A few months ago, my Sunday night Creative Nonfiction workshop hosted a special evening with essayist John D’Agata, whose books (Halls of Fame and About a Mountain) we’ve read and discussed together in past sessions, and whose absolutely amazing anthologies (The Next American Essay, The Lost Origins of the Essay) have inspired so many of our thoughts about the practice of essaying. John was in California that week teaching a workshop at Tomales Bay, and I’d contacted him and persuaded him to come to Davis after the conference to meet the most heartfelt, invested group of reading writers he’d ever find. Even though we’d never met, I’d had this feeling I should just make it happen.
First of all, for many who attended, this was the first chance they’d ever had to talk freely and at length with a published author whose work they knew intimately about creative process and production, and about the kinds of questions artists carry around with them perpetually. The evening made authors into real people, and real people into authors.
Secondly, for me, this evening was a mini-culmination of the work I’ve been pursuing for the last eight years – the business of building and sustaining intensive, ongoing workshops for practicing writers, making a home for writing where I live. That night, I watched my students discover that one of our favorite essayists was a human being who essays, realizing that this is what I most want to show those who feel themselves outside the realm of creative life and the business of ‘really’ writing. This is one of the more significant things those of us who’ve been ‘inside’ (the academy, the world of professional authors, the conversation about new literature) are lucky to have seen, and (I think) can serve our communities by sharing.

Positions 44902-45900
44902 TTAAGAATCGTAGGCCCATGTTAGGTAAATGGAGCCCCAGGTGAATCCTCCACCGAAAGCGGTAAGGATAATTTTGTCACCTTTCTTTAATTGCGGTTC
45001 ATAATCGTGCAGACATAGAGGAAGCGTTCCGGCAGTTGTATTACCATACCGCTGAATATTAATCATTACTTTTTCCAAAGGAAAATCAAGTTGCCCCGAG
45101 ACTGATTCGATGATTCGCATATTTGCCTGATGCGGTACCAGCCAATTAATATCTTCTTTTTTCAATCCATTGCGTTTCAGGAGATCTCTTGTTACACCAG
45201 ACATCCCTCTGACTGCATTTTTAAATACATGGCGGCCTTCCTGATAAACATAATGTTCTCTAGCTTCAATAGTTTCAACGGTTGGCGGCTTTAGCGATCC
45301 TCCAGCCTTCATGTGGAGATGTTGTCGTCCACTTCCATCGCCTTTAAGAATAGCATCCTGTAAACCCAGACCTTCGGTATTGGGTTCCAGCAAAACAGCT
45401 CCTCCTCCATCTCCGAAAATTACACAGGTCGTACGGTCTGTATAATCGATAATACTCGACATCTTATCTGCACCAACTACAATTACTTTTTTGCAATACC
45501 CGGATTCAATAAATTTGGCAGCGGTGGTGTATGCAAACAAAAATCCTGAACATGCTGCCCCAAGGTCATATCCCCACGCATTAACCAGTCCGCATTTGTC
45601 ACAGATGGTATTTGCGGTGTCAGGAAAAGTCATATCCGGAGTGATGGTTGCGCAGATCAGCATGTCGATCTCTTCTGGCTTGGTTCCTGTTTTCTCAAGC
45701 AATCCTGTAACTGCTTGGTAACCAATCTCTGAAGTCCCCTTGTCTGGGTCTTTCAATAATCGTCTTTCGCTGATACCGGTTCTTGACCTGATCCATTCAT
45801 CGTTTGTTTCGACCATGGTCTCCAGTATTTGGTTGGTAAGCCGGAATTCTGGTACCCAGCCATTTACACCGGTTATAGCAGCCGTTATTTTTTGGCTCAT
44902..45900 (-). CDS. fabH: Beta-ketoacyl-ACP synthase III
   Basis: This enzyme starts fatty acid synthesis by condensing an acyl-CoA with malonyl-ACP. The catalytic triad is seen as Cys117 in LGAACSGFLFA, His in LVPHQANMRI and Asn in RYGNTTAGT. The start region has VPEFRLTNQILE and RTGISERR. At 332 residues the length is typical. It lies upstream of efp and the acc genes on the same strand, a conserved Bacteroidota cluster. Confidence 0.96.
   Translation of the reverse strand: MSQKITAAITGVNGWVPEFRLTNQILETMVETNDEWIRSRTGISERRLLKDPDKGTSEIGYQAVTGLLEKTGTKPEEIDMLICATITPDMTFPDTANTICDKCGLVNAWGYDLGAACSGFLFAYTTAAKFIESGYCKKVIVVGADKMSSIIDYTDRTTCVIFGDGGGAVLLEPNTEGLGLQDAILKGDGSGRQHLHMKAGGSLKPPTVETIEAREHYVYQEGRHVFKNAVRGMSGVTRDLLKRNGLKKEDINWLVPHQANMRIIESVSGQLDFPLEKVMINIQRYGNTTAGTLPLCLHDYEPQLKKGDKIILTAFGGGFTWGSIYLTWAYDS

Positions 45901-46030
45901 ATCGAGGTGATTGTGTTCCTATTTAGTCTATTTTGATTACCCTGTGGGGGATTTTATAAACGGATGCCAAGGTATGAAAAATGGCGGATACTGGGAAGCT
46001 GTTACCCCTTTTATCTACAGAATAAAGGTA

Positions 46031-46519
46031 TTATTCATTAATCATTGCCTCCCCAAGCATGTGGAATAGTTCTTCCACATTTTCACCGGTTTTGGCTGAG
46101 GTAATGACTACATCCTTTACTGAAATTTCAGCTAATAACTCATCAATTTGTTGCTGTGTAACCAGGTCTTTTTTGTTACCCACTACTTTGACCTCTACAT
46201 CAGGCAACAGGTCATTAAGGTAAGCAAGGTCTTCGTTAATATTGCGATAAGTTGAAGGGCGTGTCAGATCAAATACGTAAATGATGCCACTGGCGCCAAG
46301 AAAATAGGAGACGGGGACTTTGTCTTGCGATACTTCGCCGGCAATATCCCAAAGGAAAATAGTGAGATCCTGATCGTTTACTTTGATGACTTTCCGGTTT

We ate a glorious potluck feast, talked forever, listened to John read a bit, had our books signed, and went home changed. I was trying to arrange platters of leftovers in the back of my Prius so that the remaining quince buckle wouldn’t spill all over the seat when John noted, just as he was about to turn on his heel, that he’d never seen a community like ours anywhere else, and that he thought it was really quite extraordinary.
This was just a few days before my birthday, and my 32nd year on this planet had already proven itself to be the best one I’ve ever had – but at that moment something came into focus and into being on a level it hadn’t been before then. When you invent your own work – as all creative people do, as the self-employed do, as the off-the-grid do – it’s easy to go for long periods of time feeling like the world you work for is visible only to itself. Call it inventor-mind. Finding recognition and appreciation for the work that you’ve got the vision to pursue is the stuff of a truly remarkable wow.
We’re hoping to make these evenings-with-our-authors into a semi-regular series once or twice a year – on May 1, essayist and editor Brenda Miller will become our second invited guest when she joins us for dinner, discussion, and a reading. (Anyone who’s been in one of my CNF workshops past or present is welcome to attend – for details about how to register, just drop me an email.)
A special thanks to Lauren Cohn-Frankel for coming to take the only pictures in existence of my beloved CNFers – all photos in this post courtesy of her studio, Cohn Frankel Photography.